the keys
–
Less unknown vulnerability if all the smart (good)
people in the world are examine the algorithms
12
Outline
•
Basic concepts in cryptography system
•
Secret key cryptography
•
Public key cryptography
•
Hash functions
13
Secret Key Cryptography
•
Same key is used for encryption and decryption
•
Also known as
–
Symmetric cryptography
–
Conventional cryptography
14
plaintext
encryption
ciphertext
decryption
plaintext
key
key
Same key
Secret Key Cryptography
•
Stream cipher
•
Block cipher
–
Converts one input plaintext
block of fixed size
k
bits
to
an output
ciphertext
block of
k
bits
–
DES, IDEA, AES, …
–
AES
•
Selected from an open competition, organized by NSA
•
Joan
Daemen
and Vincent
Rijmen
(Belgium)
•
Block size=128 bits, Key Size= 128/192/256 bits
15
Key Size
•
Keys should be selected from a large potential
set, to prevent brute force attacks
•
Secret key sizes
–
40
bits were considered adequate in 70’s
–
56
bits used by DES were adequate in the 80’s
–
128
bits are adequate for now
•
If computers increase in power by 40% per year,
need roughly
5 more key bits per decade
to stay
“sufficiently” hard to break
16
Public Key Cryptography
•
A public/private key pair is used
–
Public key can be publicly known
–
Private key is kept secret by the owner of the key
•
Much slower than secret key cryptography
•
Also known as asymmetric cryptography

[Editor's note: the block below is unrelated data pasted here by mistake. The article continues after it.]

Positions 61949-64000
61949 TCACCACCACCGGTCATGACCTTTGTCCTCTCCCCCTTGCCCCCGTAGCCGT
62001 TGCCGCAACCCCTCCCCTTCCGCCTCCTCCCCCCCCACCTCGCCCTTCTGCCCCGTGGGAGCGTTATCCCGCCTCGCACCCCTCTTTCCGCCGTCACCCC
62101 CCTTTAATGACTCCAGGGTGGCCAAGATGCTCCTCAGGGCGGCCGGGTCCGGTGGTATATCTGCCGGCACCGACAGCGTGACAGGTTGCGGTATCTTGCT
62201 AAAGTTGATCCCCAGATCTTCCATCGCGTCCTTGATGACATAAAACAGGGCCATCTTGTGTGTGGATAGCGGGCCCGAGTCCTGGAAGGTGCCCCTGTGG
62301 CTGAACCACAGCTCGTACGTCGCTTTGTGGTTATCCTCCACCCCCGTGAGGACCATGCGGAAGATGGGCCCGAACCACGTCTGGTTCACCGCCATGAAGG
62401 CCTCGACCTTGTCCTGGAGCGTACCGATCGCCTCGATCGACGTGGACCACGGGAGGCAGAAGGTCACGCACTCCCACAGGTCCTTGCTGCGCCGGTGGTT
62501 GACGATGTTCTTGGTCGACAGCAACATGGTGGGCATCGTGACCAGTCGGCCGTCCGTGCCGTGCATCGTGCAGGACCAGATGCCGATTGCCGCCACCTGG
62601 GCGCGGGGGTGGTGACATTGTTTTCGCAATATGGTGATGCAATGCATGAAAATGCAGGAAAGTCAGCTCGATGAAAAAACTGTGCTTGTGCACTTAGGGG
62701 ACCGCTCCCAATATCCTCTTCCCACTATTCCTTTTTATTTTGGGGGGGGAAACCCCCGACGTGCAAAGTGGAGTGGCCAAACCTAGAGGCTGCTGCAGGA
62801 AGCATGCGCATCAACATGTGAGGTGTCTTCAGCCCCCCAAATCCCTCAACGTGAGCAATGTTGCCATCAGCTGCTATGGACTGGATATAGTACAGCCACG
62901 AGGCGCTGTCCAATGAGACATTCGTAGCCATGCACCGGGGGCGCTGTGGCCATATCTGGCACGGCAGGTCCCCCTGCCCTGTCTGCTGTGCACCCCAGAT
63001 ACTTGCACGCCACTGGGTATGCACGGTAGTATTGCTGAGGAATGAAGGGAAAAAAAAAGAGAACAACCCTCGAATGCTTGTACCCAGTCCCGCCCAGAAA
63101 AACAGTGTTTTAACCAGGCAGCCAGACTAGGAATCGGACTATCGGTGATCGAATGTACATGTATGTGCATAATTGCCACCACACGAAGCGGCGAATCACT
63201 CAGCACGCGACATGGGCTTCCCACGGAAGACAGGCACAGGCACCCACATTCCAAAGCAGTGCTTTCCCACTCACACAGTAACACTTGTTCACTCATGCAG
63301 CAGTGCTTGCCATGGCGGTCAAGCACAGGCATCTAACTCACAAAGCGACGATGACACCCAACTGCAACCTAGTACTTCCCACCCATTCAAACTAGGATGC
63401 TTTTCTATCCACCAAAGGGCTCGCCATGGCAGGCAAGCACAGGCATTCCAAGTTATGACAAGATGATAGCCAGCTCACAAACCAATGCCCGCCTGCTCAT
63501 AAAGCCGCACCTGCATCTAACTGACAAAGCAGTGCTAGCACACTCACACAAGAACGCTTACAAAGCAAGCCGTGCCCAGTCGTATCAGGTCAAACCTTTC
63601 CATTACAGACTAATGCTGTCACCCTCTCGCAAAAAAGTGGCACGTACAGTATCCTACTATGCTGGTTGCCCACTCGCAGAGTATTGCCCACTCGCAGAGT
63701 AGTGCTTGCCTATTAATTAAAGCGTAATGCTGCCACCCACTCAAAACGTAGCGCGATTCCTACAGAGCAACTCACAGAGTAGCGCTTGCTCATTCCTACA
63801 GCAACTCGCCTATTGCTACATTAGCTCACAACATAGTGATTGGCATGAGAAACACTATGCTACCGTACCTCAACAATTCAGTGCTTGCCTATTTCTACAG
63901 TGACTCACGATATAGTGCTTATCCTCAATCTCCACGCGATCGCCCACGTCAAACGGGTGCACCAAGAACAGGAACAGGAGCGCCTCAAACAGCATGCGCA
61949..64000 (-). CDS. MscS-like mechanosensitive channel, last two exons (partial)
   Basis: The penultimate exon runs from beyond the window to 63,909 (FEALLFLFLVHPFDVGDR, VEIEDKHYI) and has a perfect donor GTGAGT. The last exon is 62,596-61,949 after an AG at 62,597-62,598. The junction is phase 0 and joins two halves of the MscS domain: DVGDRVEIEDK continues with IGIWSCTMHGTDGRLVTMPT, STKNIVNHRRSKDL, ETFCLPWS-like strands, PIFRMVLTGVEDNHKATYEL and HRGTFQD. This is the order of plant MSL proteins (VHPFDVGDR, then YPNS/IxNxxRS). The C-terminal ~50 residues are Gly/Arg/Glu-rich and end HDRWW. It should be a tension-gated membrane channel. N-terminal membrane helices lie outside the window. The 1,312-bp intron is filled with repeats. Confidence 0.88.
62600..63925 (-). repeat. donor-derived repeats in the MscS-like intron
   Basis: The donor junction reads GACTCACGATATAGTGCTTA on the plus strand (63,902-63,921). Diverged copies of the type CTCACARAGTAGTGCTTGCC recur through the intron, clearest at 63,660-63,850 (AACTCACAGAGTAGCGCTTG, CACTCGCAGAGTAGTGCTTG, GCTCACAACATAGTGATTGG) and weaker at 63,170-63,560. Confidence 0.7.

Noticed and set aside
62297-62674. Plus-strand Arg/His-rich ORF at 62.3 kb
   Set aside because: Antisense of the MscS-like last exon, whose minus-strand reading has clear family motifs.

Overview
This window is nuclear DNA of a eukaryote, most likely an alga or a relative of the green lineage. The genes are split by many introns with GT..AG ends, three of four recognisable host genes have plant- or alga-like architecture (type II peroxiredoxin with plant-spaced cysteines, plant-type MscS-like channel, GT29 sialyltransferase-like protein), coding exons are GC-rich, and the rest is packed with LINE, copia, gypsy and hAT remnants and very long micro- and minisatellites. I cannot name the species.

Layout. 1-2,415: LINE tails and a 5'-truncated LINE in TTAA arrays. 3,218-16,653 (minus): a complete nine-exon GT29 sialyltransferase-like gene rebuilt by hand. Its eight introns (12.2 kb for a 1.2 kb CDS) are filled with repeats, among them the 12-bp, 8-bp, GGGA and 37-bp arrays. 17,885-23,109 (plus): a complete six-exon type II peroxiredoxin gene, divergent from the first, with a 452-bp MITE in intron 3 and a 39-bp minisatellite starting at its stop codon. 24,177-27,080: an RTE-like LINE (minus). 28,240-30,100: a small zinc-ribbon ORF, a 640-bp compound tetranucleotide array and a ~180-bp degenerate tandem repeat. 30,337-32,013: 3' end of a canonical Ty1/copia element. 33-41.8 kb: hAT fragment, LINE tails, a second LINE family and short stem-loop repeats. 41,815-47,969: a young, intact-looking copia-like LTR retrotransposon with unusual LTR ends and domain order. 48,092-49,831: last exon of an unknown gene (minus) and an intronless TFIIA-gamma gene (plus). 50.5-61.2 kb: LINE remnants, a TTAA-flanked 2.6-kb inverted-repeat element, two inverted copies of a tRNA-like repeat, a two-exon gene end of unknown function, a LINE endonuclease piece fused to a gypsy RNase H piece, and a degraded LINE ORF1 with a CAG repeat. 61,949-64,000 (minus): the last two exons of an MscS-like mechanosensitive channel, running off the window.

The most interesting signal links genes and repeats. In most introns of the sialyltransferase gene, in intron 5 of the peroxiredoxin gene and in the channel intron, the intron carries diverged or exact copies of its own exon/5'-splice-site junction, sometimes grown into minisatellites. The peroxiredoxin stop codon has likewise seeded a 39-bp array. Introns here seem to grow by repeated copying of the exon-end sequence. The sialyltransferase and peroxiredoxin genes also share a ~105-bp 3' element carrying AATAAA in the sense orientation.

•
Another mode: digital signature
17
plaintext
encryption
ciphertext
decryption
plaintext
Public key
Private key
Public Key Cryptography
•
Digital signature
–
Only the party with the private key can create a digital signature.
–
The digital signature is verifiable by anyone who knows the public key.
–
The signer cannot deny that he/she has done so.
18
plaintext
Sign
ciphertext
Verify
plaintext
Private key
Public key
Public Key Cryptography
•
It must be computationally
–
easy
to generate a public / private key pair
–
hard
to determine the private key, given the public key
•
It must be computationally
–
easy
to encrypt using the public key
–
easy
to decrypt using the private key
–
hard
to recover the plaintext message from just the
ciphertext
and the public key
19
Symmetric
vs
Asymmetric
•
Symmetric algorithms are much faster
–
In the order of a 1000 times faster
•
Symmetric algorithms require a shared secret
–
Impractical if the communicating entities don’t have another
secure channel
•
Both algorithms are combined to provide practical and
efficient secure communication
–
E.g., establish a secret session key using asymmetric crypto and
use symmetric crypto for encrypting the traffic
20
Outline
•